When it's Time to Package Your Goods
Think your sauce is the boss? If you find your customers constantly asking for more sauce to drizzle on their food or want to know if your spice mix is available to use at home, perhaps other shoppers may want to do the same. Maybe it's time to take your product from the kitchen to the store shelves. But how do you make the leap?
Many restaurant owners have successfully packaged a product that you can now find in stores. Hit places like Whole Foods and you'll see chef Rick Bayless' Frontera Foods or go to Safeway and Wolfgang Puck smiles back at you from his soup cans. But not everyone has the backing of a big company like Campbell's Soup to get their products out to the masses.
Bill Kim, the chef/owner of Chicago's BellyQ, Urbanbelly and Belly Shack restaurants, had made soy balsamic sauce for nearly 20 years. It wasn't until 2009, when one of his customers asked if he ever considered bottling it, that Kim realized he had something people wanted. It turns out that customer was the former culinary department manager at Sara Lee. He left to start his own company, Chef2Shelf, and wanted to help Kim bottle his sauces. Kim now has four sauces for various uses.
"We really wanted it to be consumer-friendly and not just restaurant quality, with people actually using it," Kim said. "The whole idea for our food is we want to be diverse. You can use it to make a dressing, a marinade and a dipping sauce. How many sauces do you have in your refrigerator that you wish you could get rid of and have just one of two bottles?"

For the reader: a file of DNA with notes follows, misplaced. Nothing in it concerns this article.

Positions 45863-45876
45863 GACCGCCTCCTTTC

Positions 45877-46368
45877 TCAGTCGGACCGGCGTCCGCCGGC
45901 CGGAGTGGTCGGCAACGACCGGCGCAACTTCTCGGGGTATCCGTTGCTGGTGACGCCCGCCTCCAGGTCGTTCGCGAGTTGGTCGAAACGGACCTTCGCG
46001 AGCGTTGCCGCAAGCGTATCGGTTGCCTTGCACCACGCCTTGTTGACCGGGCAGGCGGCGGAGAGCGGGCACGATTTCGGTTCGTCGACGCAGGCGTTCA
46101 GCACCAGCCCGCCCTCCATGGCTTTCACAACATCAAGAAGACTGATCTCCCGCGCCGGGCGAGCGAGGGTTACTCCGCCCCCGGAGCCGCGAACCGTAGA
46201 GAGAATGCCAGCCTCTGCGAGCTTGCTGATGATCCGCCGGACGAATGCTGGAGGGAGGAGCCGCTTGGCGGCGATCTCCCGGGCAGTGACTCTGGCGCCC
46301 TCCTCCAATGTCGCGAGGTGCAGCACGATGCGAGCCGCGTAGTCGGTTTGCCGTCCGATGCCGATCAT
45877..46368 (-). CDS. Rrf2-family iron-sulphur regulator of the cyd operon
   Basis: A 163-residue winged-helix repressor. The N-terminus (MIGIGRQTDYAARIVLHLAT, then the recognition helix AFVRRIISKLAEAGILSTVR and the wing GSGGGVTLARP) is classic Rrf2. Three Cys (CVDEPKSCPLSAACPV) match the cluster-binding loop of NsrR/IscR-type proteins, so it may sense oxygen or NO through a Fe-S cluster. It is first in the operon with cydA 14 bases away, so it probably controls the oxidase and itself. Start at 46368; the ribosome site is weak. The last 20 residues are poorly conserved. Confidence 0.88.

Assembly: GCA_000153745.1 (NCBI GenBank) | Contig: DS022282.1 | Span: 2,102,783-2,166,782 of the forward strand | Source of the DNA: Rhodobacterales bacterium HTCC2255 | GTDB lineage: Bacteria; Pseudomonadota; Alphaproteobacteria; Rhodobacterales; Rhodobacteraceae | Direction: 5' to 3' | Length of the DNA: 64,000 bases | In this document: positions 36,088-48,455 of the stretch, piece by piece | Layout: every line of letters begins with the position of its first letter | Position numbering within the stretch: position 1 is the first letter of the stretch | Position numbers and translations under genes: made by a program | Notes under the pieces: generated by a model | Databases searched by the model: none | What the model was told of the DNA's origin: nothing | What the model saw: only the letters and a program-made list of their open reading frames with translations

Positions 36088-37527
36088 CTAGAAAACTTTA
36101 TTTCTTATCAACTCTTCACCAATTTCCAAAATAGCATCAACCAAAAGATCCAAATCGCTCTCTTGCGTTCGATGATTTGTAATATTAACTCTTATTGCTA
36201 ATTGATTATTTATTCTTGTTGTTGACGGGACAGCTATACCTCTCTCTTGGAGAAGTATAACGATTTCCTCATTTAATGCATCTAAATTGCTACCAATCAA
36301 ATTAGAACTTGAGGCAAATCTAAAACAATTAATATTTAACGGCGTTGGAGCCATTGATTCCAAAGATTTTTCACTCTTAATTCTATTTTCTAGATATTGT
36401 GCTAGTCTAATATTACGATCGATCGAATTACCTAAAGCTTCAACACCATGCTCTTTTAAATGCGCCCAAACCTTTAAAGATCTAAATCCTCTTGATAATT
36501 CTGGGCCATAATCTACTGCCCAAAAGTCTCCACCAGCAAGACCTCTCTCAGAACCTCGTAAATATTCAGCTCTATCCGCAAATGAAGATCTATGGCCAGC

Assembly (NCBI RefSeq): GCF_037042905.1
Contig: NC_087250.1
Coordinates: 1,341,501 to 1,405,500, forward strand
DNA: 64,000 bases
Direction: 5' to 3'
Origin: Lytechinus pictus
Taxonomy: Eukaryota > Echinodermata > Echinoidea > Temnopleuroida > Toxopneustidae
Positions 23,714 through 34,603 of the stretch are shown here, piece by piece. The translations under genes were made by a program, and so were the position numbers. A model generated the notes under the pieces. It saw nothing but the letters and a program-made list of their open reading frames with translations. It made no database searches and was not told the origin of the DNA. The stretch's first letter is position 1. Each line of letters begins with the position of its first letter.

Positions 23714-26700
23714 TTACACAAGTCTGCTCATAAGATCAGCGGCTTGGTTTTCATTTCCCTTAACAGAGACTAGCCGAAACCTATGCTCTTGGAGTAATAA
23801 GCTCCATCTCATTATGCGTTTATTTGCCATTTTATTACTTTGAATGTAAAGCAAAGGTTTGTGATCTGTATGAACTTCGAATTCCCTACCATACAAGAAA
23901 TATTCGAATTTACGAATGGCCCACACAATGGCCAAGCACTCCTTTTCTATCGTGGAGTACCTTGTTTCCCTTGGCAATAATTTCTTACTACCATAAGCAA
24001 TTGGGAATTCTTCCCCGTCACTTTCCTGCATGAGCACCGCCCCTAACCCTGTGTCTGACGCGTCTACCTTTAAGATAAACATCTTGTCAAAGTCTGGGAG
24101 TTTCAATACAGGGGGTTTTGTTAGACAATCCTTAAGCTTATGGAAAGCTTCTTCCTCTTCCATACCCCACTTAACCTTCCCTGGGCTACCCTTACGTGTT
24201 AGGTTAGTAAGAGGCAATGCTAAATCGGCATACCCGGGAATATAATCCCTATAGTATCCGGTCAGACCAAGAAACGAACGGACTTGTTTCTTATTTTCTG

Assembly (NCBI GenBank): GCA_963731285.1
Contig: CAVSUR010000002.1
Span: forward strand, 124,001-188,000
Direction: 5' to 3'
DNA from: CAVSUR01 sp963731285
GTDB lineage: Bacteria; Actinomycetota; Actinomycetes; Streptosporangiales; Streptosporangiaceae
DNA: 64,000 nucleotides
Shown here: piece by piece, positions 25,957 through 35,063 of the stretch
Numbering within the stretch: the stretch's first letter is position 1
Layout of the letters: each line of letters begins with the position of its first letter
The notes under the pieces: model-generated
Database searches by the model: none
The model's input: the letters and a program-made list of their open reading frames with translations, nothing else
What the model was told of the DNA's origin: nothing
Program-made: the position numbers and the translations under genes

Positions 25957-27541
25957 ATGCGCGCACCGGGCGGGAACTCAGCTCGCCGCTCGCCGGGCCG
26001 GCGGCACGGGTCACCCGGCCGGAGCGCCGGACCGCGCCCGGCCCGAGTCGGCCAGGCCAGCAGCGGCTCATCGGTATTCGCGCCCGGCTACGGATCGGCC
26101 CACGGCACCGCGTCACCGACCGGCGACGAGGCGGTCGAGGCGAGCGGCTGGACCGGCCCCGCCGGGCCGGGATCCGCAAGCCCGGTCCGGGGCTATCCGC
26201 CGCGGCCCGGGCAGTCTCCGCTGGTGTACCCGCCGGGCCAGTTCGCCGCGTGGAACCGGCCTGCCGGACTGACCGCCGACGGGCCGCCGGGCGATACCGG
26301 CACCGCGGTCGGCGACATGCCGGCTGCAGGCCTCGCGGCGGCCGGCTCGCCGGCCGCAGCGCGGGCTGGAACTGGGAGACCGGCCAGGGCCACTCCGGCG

The Belly Sauce line was available in the Chicago market at Whole Foods, Mariano's and various smaller stores, as well as in London. Kim rebranded the line last summer and added recipes to the labels to make the sauces even more user-friendly before relaunching.
Being user-friendly is important when it comes to packaging your goods. Lena Kwak knows this. When she was research development chef at the French Laundry, Kwak noticed more diners requesting gluten-free options. She and her boss, Michelin-starred chef Thomas Keller, worked to create gluten-free flour the restaurant could use. Then a light bulb went off.
"When I started seeing gluten-free people crying over eating bread, I then realized," she said. What came next was Cup4Cup, a line of gluten-free, non-GMO flour blends and baking mixes, including a pizza crust mix, brownie mix and pancake mix. "I could have developed the bread or the brownies, but I wanted to give people that ingredient, that they could use to then re-create their memories."
Cup4Cup is now sold in about 3,000 retail locations around the country at stores like Wegman's and Albertson's, and about 35 percent of their business is direct with restaurants and industrial accounts.
At Chicago's Bread & Wine, owners Lisa Foster Kelly and Jennifer Wisniewski always planned to launch a line of packaged goods and wine even before opening their neighborhood restaurant. While they've bottled red, white and rosé wines since 2013, working with a producer in California's Central Coast, they're just now working on artisan products like whole grain granola, house-pickled giardiniera and ginger blueberry jam. The restaurant has a small marketplace, but their plan is to also branch out into larger grocery stores.
"We can't just sell out of our market and website to make it worth the while," Foster Kelly said. "We've been open almost four years now so we feel we can focus on something other than just running the restaurant. We want to diversify a little so we're not completely reliant on the restaurant since income varies so much from season to season."
Making money is always good, but having a purpose behind a product line is also important, according to Kwak.
"When you approach a project like this, it has to be mission-driven; everything else will come," she said. "There has to be purpose as to why you want to release a tomato sauce. When you build on it, the foundation is stronger when you have a mission."